Lightroom, database, files and backups

11 May 2018

Adobe Lightroom is a database. Some even call it a “Relationship database”. I have never found any contacts of the opposite sex in there, so I will keep the term as “Relational Database” Smile . Lightroom does not keep your images inside that database. The database itself is called a Catalogue, to make things more palatable for the general public. Nobody in his right mind would want to buy a “Photographic Relational Database”, however, most people would buy “Lightroom and Catalogue”. Simple question of marketing. That Adobe felt the need to create different versions of the same product with virtually the same name was not very wise, but like they say: “It is what it is”. Nothing I can do about that.

So, Lightroom is a database.

The database

What does that mean? It means that information ABOUT your pictures is stored there, but not the pictures themselves. If you wish, you can imagine the database as a set of interconnected (related) spreadsheets, each of them holding information about a specific detail of your images.

This is what that database(spreadsheet of spreadsheets) list looks like:

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There is a lot more inside that database, but with this you get an idea of what it looks like.

One of those tables contains information about the files you have, as well as a lot of other info required to manage your pictures.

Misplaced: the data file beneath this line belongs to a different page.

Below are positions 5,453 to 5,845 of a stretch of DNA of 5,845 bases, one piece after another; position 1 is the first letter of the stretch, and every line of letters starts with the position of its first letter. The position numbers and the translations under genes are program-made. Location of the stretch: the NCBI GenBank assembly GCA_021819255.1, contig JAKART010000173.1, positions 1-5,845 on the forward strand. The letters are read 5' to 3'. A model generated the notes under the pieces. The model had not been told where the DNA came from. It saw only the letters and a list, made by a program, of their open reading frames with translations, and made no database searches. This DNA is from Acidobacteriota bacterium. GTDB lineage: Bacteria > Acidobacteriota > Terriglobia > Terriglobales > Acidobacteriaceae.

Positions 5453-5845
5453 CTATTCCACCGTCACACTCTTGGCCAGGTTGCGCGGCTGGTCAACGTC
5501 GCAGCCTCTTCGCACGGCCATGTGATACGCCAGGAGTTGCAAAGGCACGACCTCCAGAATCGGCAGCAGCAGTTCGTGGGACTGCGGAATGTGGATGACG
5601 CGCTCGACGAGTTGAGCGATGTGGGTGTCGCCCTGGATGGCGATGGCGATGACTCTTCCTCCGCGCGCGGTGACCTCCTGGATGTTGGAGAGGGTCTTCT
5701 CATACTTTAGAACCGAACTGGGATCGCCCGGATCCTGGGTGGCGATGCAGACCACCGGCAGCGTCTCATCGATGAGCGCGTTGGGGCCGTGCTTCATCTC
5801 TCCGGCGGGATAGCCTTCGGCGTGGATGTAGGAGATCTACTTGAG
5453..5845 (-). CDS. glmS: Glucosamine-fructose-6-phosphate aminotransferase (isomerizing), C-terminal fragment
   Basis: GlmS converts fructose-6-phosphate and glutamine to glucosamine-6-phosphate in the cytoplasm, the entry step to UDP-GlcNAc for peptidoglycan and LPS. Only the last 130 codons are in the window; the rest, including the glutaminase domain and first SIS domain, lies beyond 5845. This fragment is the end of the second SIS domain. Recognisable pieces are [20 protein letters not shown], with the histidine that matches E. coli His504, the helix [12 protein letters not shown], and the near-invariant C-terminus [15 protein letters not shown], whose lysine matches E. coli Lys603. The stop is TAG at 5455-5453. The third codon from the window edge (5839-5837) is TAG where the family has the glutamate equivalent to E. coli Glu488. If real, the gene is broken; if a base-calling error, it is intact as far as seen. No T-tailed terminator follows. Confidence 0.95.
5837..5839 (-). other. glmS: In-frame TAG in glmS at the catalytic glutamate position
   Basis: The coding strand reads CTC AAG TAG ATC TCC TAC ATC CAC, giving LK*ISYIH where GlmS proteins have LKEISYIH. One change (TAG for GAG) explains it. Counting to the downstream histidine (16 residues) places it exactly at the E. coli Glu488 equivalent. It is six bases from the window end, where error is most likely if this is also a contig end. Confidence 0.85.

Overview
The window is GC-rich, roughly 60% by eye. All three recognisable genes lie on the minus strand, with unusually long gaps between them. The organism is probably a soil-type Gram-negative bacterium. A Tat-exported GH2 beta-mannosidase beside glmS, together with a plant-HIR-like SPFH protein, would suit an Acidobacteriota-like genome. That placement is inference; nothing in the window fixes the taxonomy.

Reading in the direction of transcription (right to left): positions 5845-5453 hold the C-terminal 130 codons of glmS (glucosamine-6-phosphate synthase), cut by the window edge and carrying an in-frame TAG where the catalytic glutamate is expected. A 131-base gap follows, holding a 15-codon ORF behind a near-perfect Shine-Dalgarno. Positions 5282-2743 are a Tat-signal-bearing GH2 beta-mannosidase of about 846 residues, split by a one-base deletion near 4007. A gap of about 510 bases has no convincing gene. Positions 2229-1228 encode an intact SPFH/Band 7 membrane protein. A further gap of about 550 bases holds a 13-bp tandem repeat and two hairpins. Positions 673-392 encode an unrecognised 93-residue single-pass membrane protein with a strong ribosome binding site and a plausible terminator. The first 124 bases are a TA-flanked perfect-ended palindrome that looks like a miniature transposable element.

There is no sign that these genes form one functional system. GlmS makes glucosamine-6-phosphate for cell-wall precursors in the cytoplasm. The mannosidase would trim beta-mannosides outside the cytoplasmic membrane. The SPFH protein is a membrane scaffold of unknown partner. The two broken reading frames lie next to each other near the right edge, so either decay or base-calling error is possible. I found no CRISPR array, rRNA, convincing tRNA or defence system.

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In this table you can recognise the file name of the pictures, the file type, but hardly anything else. The rest is for internal purposes, like filtering, development settings and much more.

All this information is packed together in a single .LRCAT file. But there is an issue.

Lightroom needs thumbnails to display in the grid. Those thumbnails will be taken from the raw files you import as well as from any other picture format. If the file does not have a suitable picture embedded in it, then a thumbnail will be created on the spot.

The thumbnail collection of all your pictures is stored in a separate location or folder, called Previews.LRDATA. In there, the thumbnails will receive a filename that is referenced in the central database or catalogue. At that point Lightroom knows what to display in the grid.

Lightroom is built on SQLite, the same database used for Skype and countless other applications that do not need the overhead of multiple concurrent users accessing the data. For that reason the database or catalogue cannot be stored on a network drive, as that would imply multi-user access.

The file structure

Now that you have had a glimpse of the innards of Lightroom, it’s time to forget about that. You will rarely see the insides of the Lightroom Catalogue. If you do, you have a problem and you’d better call in some professional help.

And that leaves us with YOUR pictures. They will be in the folder  that you designate. By default, Windows uses the “My Pictures” folder, a place where all windows pictures congregate. That includes any downloaded pictures from the internet, pictures from other apps and so on. Needless to say that I don’t need all that in my catalogue. No, my catalogue is reserved for my photos. To avoid Windows putting all my stuff together with the rest, I simply created a folder called \photos on my drive. I direct Lightroom to it whenever it “forgets” where to put the pictures. Usually it forgets when I have changed catalogues for some testing reasons. I only have to check the destination in the import panel to make sure the pictures go to the right place.